Despite all of the expected and understandable pain that came from leaving a job, friends and a city that I loved, I discovered when I arrived in Nottingham that I was being called into something new. I spent one year volunteering for Trent Vineyard church doing menial jobs like cleaning toilets, alongside not-so-menial jobs like feeding the homeless, listening to people's stories and teaching children. Meanwhile I continued to work as a freelance journalist for Sun-Times publications in Chicago, as well as developing unpaid reporting opportunities here in Nottingham.
After one year of this ridiculously difficult but immensely fulfilling life, I was asked to stay for a second year and do more of the same. So I did. Then, at the end of my second year, I was offered a full-time job at the church to train as a pastor and--armed with a religious worker visa--I realized that it was time to make a decision. Living with an uncertain future for two years had been surprisingly fun and freeing, but it had also been very trying. I turned 30 at the beginning of my second year here and as much as I loved the adventure, I began to yearn more and more for a settled home and sense of purpose. I felt I'd had one foot on either side of the Atlantic for a long time ... and as it's an awfully wide ocean, I was very tired of trying to keep that up.
And so, after much thought, discussion, prayer, tears and endless lists of pros and cons, I chose to accept the job and make England my home for the forseeable future. That was back in May, and after a six-week "farewell" visit to many of my friends and family all over the United States, I came back to my new home two months ago. I was immediately plunged head first into work, as I started training for the three new roles my new job entails. I've worked hard on making a life for myself here by developing friendships, pursuing hobbies, trying still to pass that blasted British driving test and spending treasured time with my English boyfriend. Yet I've continued to keep up some of my journalism work by writing for Chicago-area publications and also making regular guest appearances on BBC Radio Nottingham as a guest commentator.
I pause during my 3rd Annual Birthday Bonfire Party on Nov. 5, which also happens to be the English holiday of Guy Fawkes Night. For the third year in a row, my English "family" and friends honored me with a massive bonfire/fireworks party on my birthday.
This blog, then, will continue to serve as a travel feature in which I share tidbits from my journeys around Great Britain and other parts of the world. It will continue to be a place where I can share the comedies and tragedies of being American in a country that simultaneously reveres and despises America. But it will also serve as a space, I hope, that links me to my beloved Chicago.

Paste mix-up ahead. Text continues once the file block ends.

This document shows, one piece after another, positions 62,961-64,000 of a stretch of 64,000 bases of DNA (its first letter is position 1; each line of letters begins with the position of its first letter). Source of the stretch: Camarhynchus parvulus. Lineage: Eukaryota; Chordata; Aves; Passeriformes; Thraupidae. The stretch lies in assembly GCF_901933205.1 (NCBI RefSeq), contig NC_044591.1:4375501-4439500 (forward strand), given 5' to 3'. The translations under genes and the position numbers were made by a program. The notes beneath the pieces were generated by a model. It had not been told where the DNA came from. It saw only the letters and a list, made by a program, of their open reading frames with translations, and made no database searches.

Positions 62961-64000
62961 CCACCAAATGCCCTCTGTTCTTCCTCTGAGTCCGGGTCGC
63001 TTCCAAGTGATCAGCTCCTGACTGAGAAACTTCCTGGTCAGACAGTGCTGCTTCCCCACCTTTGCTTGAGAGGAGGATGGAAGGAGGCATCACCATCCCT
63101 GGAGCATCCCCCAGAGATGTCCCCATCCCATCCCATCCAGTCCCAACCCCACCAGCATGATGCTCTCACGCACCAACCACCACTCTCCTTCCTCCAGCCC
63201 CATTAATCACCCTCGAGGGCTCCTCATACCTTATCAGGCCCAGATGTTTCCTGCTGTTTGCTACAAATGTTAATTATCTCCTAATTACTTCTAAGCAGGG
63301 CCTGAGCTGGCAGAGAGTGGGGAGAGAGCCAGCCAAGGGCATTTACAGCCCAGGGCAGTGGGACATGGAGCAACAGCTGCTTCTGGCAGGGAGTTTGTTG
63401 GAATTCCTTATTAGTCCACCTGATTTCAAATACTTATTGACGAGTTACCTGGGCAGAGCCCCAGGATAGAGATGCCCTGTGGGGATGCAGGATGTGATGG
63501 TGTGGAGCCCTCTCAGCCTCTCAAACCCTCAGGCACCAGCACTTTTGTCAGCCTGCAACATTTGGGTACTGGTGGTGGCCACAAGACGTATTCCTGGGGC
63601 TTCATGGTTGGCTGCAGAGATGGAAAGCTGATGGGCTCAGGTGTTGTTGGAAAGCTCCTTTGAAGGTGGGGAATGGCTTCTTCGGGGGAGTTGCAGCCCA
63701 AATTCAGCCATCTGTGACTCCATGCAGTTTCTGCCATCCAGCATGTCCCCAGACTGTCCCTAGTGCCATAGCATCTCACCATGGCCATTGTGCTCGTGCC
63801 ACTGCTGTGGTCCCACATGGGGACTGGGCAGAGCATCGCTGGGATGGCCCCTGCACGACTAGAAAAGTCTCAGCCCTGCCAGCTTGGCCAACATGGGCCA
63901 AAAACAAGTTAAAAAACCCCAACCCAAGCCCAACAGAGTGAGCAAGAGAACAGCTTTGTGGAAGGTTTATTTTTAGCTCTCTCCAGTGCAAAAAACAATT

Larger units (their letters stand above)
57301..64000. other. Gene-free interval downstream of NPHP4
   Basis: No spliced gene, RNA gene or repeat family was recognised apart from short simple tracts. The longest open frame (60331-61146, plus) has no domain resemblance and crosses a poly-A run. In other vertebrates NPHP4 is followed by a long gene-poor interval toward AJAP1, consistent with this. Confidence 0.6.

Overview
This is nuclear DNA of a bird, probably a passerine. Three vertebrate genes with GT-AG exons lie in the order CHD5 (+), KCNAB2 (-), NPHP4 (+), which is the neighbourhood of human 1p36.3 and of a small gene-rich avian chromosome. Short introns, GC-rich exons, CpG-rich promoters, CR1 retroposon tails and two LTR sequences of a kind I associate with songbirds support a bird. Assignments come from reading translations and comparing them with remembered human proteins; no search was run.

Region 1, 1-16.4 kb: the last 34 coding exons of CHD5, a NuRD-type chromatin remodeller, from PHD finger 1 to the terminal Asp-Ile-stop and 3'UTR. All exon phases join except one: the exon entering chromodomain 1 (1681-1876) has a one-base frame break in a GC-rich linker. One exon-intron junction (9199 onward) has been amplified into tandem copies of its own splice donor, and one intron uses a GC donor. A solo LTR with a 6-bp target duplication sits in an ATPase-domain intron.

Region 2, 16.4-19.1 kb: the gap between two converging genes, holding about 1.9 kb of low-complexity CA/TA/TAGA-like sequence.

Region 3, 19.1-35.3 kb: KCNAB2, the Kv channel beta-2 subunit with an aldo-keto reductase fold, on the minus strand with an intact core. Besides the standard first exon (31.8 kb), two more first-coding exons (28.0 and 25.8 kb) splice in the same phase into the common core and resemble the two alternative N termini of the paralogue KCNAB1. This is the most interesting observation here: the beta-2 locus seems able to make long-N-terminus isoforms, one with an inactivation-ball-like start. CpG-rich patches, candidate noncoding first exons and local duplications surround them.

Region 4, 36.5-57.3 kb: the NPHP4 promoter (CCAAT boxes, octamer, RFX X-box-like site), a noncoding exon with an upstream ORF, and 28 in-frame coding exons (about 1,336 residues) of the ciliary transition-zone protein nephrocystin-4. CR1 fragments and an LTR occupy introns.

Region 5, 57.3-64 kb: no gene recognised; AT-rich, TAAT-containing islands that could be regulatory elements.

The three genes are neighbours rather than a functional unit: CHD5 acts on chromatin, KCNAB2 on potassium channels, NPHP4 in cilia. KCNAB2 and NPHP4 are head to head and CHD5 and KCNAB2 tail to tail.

Although I grew up in Arizona, I came to Chicago as a young woman and it was there that not only did my professional career crystallize but did my vision and voice. Look at this blog for links between Chicago and England; for voices from both sides of the pond examining the similarities and differences between our two formidable nations; for travel ideas and for windows into the ongoing story of my life as an expat. I've learned in the two years since I've kept this blog just how interested people are in the endless connection between America and its motherland, and I do hope the conversation continues.
As for me, I'm still known widely in these English parts as "American Steph," the girl whose accent has changed perceptibly over the last two years but who will never, ever shake off the place from where she comes. And that's fine by me. As I've learned again and again over the past couple of years, "home" is a very stretchy word that covers a lot of ground. I know now that I've never really left it.
I found this very informative article in yesterday's Guardian newspaper--read on to see an explanation for National Health Insurance-minded Brits about how the American healthcare system works, and what needs to be fixed.
On Friday I'm traveling back to America, after a year away from my homeland, for a 6-week visit. I find it slightly ironic that I've needed to purchase UK travel insurance so that I'm covered in the event of illness in the United States! I'm really looking forward to my time at home, but am actually a little bit nervous after so long away. I'm realizing more and more how England is becoming home. Will I feel like a foreigner when my plane touches down at O'Hare? Will I be excited with the convenience and familiarity? Most likely I'll just be tired! Last year the first thing I did was order a tall glass of iced tea and it tasted incredible. I may repeat the experience this year.